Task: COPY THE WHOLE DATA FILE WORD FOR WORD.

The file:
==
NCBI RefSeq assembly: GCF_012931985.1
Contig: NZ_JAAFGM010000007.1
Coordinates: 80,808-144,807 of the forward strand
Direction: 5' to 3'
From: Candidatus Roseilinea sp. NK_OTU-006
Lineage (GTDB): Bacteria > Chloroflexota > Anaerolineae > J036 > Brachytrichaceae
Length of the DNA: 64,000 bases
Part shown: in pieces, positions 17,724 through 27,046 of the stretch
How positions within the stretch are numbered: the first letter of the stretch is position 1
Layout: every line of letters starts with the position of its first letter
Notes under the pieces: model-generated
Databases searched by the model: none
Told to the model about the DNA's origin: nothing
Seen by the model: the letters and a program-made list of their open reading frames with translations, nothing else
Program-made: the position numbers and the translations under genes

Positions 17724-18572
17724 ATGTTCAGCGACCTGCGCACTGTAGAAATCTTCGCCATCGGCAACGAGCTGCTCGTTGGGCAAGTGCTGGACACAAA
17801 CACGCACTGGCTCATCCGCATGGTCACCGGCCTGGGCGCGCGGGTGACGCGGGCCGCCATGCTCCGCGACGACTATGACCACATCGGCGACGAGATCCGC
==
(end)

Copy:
NCBI RefSeq assembly: GCF_012931985.1
Contig: NZ_JAAFGM010000007.1
Coordinates: 80,808-144,807 of the forward strand
Direction: 5' to 3'
From: Candidatus Roseilinea sp. NK_OTU-006
Lineage (GTDB): Bacteria > Chloroflexota > Anaerolineae > J036 > Brachytrichaceae
Length of the DNA: 64,000 bases
Part shown: in pieces, positions 17,724 through 27,046 of the stretch
How positions within the stretch are numbered: the first letter of the stretch is position 1
Layout: every line of letters starts with the position of its first letter
Notes under the pieces: model-generated
Databases searched by the model: none
Told to the model about the DNA's origin: nothing
Seen by the model: the letters and a program-made list of their open reading frames with translations, nothing else
Program-made: the position numbers and the translations under genes

Positions 17724-18572
17724 ATGTTCAGCGACCTGCGCACTGTAGAAATCTTCGCCATCGGCAACGAGCTGCTCGTTGGGCAAGTGCTGGACACAAA
17801 CACGCACTGGCTCATCCGCATGGTCACCGGCCTGGGCGCGCGGGTGACGCGGGCCGCCATGCTCCGCGACGACTATGACCACATCGGCGACGAGATCCGC